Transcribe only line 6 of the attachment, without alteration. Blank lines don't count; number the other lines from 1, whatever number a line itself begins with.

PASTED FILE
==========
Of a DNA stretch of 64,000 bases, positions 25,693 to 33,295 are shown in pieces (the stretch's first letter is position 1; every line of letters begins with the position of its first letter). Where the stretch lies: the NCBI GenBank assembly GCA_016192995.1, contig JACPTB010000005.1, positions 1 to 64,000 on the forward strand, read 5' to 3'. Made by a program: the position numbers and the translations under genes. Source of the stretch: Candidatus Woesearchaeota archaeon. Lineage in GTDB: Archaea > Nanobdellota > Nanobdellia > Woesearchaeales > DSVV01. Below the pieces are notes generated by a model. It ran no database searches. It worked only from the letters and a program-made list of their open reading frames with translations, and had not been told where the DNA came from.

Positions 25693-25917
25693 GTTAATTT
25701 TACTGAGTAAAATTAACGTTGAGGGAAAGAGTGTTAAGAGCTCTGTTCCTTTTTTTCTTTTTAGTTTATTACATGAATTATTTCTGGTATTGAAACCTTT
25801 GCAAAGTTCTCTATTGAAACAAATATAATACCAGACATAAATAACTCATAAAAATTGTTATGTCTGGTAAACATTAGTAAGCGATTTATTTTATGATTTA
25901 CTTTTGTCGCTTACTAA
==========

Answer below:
25901 CTTTTGTCGCTTACTAA